Japan is ramping up its accessibility efforts to better cater to a growing number of overseas and domestic visitors with mobility issues. According to the Japan National Tourism Organization, 15 per cent of the 31 million inbound visitors to Japan in 2018 had a physical disability.
Meanwhile, Japan’s rapidly ageing population is resulting in more domestic travellers with reduced mobility. By 2030, 37.2 million people in Japan are expected to be aged 65 or older, according to the National Institute of Population and Social Research.
In anticipation of this growing need for improved accessibility, the government will be using the Tokyo 2020 Olympic and Paralympic Games to champion barrier-free access to transport, hotels and attractions. It has launched a Universal Design 2020 Action Plan to make universal facilities a legacy of the Games.
To date, 93 per cent of Tokyo’s subway stations and 1,000 taxis are wheelchair accessible. In soft infrastructure, the Japan Tourism Agency is supporting barrier-free mindset education to aid tourism staff.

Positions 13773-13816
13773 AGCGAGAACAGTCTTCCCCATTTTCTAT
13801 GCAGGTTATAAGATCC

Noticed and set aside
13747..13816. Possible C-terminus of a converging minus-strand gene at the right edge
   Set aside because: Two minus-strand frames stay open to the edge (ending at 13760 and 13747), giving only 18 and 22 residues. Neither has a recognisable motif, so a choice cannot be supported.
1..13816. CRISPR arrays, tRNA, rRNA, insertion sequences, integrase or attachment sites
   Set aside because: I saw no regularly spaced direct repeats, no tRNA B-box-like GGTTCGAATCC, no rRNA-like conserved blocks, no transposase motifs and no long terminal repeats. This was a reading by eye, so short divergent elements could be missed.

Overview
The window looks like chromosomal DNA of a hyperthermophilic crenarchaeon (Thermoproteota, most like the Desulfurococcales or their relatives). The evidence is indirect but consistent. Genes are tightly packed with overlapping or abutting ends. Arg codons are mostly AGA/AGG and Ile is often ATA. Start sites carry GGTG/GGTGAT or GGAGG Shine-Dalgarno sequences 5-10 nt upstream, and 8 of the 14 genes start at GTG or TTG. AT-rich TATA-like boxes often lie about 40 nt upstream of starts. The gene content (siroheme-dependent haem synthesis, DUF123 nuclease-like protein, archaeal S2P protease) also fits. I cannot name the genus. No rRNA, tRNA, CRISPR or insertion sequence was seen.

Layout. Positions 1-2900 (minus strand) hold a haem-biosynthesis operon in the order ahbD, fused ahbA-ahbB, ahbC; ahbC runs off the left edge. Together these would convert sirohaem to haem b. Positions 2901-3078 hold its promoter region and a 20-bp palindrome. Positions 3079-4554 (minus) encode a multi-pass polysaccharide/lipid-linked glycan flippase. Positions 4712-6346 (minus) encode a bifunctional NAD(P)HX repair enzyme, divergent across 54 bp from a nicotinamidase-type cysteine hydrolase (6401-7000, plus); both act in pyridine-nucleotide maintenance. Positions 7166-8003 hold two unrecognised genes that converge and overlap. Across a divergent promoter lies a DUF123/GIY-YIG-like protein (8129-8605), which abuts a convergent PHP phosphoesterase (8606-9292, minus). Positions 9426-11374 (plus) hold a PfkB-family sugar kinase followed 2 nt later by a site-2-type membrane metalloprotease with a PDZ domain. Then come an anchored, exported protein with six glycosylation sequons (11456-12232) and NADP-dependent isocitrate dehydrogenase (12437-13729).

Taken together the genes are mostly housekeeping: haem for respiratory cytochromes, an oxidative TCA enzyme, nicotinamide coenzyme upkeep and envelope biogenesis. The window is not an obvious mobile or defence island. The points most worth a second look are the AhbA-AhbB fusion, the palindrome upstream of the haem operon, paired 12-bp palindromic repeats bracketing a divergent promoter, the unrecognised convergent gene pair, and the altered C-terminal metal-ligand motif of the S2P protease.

“There is a need to create the infrastructure to allow every traveller, including the elderly and people with disabilities, to experience the ‘joy of travelling,’” the Council for a Tourism Vision to Support the Future of Japan said.
All Nippon Airways (ANA) has launched a raft of new services, including one that allows passengers who require special assistance to register their information indefinitely, rather than on a per-use basis. The airline has also partnered with Panasonic to test self-driving electric wheelchairs at Narita International Airport and created Mobility as a Service, which offers on-demand transport for all on arrival.
“We think it is very important to promote accessible/universal tourism,” an ANA spokesperson told TTG Asia. “We will continue embracing the latest technological advancements and seeking out new innovations to improve every aspect of the air travel experience.”
Joshua Grisdale, founder of Accessible Japan, a website that offers information on barrier-free facilities, claims that although there are more barrier-free rooms, toilets and facilities in Japan, more needs to be done to communicate its availability in English.
“According to a recent survey, 54 per cent of disabled people said they would not travel to a destination if information on accessibility is not available,” he said.